In Egyptian lore, the name “Thermuthis” was in fact that of a serpent-headed goddess associated with fertility and baby-nursing, and who later came to be identified with Isis. The ancient Christian teacher Epiphanius wrote derisively of how the Egyptians had turned Pharaoh’s daughter into an idol to be worshipped. Notwithstanding the efforts of Bible scholars and Egyptologists to find an historical Egyptian princess of that name, and thereby resolve ongoing controversies as to who was the Pharaoh of the Exodus, no such personage has turned up yet in the detailed chronicles of the ancient dynasties.

Jewish rabbinic tradition was generally uneasy about anonymous or one-time characters in the Bible, and often sought to fill in the gaps by identifying such figures with named persons who appear elsewhere. As it happens, there is another Pharaoh’s daughter who shows up in one of the genealogies that abound in the books of Chronicles. In a listing of descendants of Judah, an otherwise unknown individual named Mered is said to have married “Bithiah the daughter of Pharaoh.” A homiletic rule cited in the Midrash held that Chronicles should not be read on its own, but only as a vehicle for illuminating texts from other books of the Bible; and accordingly the rabbis found it most convenient to conclude that this Bithiah was identical with the Egyptian princess who adopted and protected Moses.

Midrashic homilists painted Bithiah as a paragon of piety and as a sincere convert to the monotheistic faith of Israel. Her bathing in the Nile was interpreted as an act of purification from the defiling idolatry of her father’s palace.

In particular, she was portrayed as a poster-girl for adoption (an institution that was not discussed very much in ancient Jewish sources). One midrashic exposition expressed this most eloquently: God gave her the name “Bithyah” meaning “daughter of the Lord” in recognition of how she reared Moses as her own son. Assorted rabbinic comments dwell at length on the personal effort, courage and divine assistance that were required for her to disobey the royal decree when rescuing Moses from the waters. The rewards for her valour included immunity from the plagues, especially from the death of the firstborns for which she would otherwise have been eligible.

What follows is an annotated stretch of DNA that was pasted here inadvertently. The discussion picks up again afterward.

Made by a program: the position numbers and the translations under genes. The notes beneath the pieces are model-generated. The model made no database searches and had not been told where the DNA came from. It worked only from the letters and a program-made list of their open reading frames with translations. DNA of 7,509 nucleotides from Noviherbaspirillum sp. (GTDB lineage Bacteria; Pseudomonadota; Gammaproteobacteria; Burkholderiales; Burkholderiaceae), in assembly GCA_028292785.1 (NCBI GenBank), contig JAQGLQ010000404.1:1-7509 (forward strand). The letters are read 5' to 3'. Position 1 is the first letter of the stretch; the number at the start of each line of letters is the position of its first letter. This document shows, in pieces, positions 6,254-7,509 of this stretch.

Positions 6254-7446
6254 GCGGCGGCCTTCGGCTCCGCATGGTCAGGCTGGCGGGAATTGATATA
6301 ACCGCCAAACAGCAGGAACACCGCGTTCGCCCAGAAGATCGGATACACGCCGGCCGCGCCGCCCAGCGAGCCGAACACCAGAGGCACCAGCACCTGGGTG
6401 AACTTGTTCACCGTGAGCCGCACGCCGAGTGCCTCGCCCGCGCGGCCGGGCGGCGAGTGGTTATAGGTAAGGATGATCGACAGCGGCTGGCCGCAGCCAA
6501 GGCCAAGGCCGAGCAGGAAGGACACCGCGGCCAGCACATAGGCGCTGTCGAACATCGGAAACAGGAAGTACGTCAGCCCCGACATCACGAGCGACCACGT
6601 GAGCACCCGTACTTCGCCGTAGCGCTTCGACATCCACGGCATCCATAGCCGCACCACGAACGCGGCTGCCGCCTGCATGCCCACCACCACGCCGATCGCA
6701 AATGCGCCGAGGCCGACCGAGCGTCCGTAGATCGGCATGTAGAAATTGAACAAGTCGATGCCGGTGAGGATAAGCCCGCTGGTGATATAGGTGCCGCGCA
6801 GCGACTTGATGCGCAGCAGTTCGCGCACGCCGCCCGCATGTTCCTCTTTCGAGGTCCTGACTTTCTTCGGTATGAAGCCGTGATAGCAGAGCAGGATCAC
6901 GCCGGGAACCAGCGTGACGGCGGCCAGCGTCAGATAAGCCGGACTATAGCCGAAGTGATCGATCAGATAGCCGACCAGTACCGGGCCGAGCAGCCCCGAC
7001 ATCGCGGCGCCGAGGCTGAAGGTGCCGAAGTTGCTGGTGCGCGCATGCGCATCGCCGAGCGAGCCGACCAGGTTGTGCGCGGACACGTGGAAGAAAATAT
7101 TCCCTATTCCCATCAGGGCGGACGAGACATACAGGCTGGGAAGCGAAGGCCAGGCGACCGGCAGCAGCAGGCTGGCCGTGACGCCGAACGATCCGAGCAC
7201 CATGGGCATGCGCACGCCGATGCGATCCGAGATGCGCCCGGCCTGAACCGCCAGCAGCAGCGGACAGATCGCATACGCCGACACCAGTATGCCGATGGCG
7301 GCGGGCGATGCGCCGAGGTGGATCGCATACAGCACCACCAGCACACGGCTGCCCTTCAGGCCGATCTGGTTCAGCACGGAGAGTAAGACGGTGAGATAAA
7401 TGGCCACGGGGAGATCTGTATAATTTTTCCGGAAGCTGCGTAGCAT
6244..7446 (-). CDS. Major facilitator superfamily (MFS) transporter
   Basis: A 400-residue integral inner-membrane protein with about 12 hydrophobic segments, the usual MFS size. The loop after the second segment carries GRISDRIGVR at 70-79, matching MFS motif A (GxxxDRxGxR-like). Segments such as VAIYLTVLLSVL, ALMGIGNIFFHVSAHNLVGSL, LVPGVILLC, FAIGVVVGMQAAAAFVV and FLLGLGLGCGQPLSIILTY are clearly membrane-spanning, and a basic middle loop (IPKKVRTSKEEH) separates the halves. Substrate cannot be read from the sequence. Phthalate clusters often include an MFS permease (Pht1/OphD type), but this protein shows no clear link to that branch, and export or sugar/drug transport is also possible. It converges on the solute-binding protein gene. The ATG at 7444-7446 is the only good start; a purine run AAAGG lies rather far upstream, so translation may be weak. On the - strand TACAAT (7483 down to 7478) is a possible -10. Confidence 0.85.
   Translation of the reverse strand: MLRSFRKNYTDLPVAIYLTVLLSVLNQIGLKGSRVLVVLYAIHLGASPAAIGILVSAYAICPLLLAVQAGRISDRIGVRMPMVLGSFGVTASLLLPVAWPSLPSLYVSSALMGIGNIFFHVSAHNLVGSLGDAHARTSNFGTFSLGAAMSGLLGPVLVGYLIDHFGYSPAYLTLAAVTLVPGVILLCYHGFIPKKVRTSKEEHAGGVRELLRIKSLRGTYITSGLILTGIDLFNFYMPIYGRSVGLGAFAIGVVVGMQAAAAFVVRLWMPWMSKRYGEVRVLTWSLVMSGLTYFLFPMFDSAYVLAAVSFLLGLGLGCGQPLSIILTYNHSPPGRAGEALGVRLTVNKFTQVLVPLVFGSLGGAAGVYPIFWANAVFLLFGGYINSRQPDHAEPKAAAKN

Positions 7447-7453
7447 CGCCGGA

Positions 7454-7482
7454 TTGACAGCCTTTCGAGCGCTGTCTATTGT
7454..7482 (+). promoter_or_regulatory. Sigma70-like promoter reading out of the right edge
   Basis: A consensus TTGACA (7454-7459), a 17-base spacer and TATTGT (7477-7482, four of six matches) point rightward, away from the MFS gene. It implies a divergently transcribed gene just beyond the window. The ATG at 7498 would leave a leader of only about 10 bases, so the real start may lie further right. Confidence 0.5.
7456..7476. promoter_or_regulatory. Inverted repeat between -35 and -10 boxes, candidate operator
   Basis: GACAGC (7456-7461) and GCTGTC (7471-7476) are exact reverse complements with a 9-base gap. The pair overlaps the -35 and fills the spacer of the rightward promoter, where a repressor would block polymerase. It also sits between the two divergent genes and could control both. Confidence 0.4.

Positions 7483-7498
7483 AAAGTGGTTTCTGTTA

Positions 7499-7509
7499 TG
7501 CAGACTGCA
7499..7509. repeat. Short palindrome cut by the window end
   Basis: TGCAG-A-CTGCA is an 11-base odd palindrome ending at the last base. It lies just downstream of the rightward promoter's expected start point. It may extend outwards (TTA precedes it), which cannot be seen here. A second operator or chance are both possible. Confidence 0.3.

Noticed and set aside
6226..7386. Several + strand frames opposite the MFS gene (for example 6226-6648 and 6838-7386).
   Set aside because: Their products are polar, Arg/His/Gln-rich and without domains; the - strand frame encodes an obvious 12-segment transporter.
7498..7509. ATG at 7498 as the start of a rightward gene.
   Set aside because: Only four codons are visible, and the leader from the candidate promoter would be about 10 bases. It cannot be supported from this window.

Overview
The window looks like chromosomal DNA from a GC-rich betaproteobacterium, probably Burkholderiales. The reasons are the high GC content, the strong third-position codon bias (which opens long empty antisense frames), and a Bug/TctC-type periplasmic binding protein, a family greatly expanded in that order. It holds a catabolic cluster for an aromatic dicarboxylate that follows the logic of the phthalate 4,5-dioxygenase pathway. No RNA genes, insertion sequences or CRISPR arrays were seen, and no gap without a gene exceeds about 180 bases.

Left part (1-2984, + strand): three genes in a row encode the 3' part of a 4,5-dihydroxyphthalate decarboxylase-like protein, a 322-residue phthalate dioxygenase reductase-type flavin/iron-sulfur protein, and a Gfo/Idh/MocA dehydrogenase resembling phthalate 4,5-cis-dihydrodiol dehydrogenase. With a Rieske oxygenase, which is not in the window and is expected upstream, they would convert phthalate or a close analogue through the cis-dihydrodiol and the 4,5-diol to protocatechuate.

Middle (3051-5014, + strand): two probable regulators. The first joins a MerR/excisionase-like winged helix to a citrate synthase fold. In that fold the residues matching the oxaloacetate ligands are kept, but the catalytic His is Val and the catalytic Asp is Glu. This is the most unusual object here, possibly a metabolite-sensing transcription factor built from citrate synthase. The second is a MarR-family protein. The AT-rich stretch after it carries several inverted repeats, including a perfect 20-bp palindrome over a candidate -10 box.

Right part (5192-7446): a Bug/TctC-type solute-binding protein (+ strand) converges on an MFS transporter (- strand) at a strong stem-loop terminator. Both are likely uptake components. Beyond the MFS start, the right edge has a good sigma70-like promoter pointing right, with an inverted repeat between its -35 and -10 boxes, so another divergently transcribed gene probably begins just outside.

The desire to expand the role of this heroine has continued into more recent times; and it may be discerned in what might be the most influential modern interpretation of the Exodus story: Cecil B. DeMille’s 1959 epic “The Ten Commandments.” In the producer’s introductory speech he explicitly named Bithiah among the elements of Moses’s “missing years” that the film reconstructed from extra-biblical sources.

Indeed, DeMIlle’s Bithiah plays a prominent role in the plot in ways that do not derive from any of the historical novels that were consulted by the screenwriters. Many of the ancient traditions about Pharaoh’s daughter were accessed in the thorough (but uncritical) investigations of the studio’s historical researcher Henry S. Noerdlinger who stitched together a detailed biography for the princess: As a widow who had no child of her own to inherit the throne, Bithiah chose to raise the Israelite child against the protests of her servant, in the hope that he would grow up to be a worthy ruler of Egypt. Aware of Moses’s Hebrew origins, Bithiah tried to destroy the swaddling cloth from his basket that testified to that fact. Eventually the princess decided to cast her fate in with that of the Israelites and she accompanied them in the exodus, participating in the first Passover meal. Her conduct among her adopted people was exemplary for its courage and compassion, relinquishing her princely litter for the sake of unfortunates who had difficulty walking. She was also among the few who resisted the temptation to join in the dissolute celebrations around the golden calf.